The mantra, “no money down,” has flooded television airways in recent weeks. It’s a reference to solar contractors promoting the Power Purchase Agreement (PPA) method of obtaining a photovoltaic (PV) electrical system.

First, there are a few basic assumptions: monthly utility bills are $220, monthly power consumption is 618 kWh and the minimum monthly connection charge to utility is $16.

The premise behind this method of solar marketing is deceptively simple: The customer enters a “leasing” arrangement, which substitutes the solar company in place of the electric power company. The customer commits to a 20-year contract to buy his or her power from the solar company at a reduced rate (e.g. 25 cents per kWh) that is lower than current utility charges, while the solar company installs and services the PV system. This is expensive for consumers, as they forfeit the renewable-energy tax credits available to those who choose to “buy” their systems.

For those who choose to “lease,” there is a minimum FICO credit score of 700 to qualify for the “no money down” plan. There is also an escalation clause of 3 to 4 percent annually on the cost of the power purchased. To avoid this, the PPA would require money down, and in some cases, a “pre-paid lease” requiring up-front deposits exceeding $20,000. What happens to the “no money down” mantra?

The “substitute” utility payments in the first year would be $154 per month, a savings of $50 from the $204 that would have been remitted to the utility company ($220 minus $16 minimum connection charge). With a 3 percent escalation, these monthly payments would increase to $199 in year 10, and $242 by year 20. This is based on a “simple” rate of increase. A “compounded” rate or higher rate (e.g., 4 percent) would yield even higher PPA payments.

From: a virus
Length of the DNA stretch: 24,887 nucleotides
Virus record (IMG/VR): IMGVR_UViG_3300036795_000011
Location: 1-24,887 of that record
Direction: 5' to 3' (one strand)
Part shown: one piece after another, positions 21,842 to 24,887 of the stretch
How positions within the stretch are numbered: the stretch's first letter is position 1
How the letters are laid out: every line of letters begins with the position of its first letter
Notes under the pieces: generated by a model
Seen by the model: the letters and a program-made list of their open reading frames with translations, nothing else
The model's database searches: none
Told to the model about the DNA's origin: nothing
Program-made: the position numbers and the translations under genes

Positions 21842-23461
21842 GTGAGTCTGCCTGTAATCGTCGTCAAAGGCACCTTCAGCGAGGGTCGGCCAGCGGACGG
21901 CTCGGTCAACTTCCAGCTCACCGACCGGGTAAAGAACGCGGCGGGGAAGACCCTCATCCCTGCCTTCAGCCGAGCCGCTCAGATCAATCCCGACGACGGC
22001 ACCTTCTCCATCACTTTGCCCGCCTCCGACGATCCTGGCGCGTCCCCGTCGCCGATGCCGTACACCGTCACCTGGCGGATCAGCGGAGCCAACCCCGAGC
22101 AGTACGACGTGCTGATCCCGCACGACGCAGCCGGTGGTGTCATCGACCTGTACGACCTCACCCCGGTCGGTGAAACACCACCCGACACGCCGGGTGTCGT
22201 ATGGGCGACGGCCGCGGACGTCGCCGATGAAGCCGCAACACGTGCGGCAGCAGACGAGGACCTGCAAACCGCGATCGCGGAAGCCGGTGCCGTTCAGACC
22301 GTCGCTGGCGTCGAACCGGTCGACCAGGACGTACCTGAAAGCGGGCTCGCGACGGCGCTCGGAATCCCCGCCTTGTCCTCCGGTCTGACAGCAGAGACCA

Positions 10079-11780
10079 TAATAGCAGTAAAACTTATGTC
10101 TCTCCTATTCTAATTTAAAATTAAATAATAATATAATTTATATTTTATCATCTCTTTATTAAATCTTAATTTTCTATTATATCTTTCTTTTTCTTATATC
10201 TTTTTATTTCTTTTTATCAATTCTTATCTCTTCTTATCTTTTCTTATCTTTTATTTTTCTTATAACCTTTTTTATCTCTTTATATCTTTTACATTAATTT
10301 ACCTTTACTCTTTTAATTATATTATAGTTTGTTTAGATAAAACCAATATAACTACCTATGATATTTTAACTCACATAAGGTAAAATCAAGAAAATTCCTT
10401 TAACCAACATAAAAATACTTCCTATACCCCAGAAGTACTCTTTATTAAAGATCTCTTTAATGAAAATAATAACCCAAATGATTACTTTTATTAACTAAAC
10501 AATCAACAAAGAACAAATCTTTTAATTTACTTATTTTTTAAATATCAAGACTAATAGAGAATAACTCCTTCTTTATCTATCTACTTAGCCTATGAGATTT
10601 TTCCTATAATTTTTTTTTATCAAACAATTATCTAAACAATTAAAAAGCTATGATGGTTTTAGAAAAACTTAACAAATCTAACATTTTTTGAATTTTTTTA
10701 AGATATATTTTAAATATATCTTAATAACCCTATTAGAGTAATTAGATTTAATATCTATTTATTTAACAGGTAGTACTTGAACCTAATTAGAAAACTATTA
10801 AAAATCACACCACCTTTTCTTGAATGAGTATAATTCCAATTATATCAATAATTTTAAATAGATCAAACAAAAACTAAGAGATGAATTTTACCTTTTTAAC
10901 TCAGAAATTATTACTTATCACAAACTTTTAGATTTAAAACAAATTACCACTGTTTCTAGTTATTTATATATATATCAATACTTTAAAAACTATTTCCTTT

For taxpayers who wisely choose to “buy” and install their PV systems in 2012, income tax returns could recoup up to 65 percent of the gross price through generous renewable energy tax credits allowed by the federal and state taxing authorities. Beyond such largess, our local electric providers’ customers can realize hefty rates of return on their utility savings relative to the net cost of their systems. That will be an even greater bargain in the long run. Not only does this make solar affordable, but from an investment point-of-view, it’s very profitable.

Assume that a typical two-system PV design has a gross price of $30,000. The federal tax credit is 30 percent, or $9,000, and the state credit of 35 percent is $10,000, as there is a $5,000 limit per installed system. The net cost after applying the credits is $11,000 ($30,000 minus $19,000). Let us further assume that the energy output will reduce electrical usage by 618 kWh per month. Multiplied by a rate of 33 cents per kWh, the homeowner realizes savings of $204 per month, or $2,448 annually. This represents a 22.25 percent rate of return and a payback period of four years, six months on the $11,000 net cost of the system. Where can you get that type of return in our current financial markets?

Based on the above assumptions, PPA payments total $9,768 after five years, $20,892 after 10 and $47,340 by the end of the 20-year term. The homeowner still doesn’t own the system.

Contrast that with payments to retire a $30,000 home equity loan (HELOC). At an assumed interest rate of 4.5 percent (current initial rates are around 1 percent for the first 12-18 months), applying monthly payments of $204 (the projected utility savings) and the tax credits of the $19,000 reduces the loan period to less than five years, five months and a net outlay of $13,108. The PPA exceeds this total in six years, seven months. It’s a case of “pay me now or pay me later.” $47,340 not owning the system versus $13,108: It’s a no brainer.

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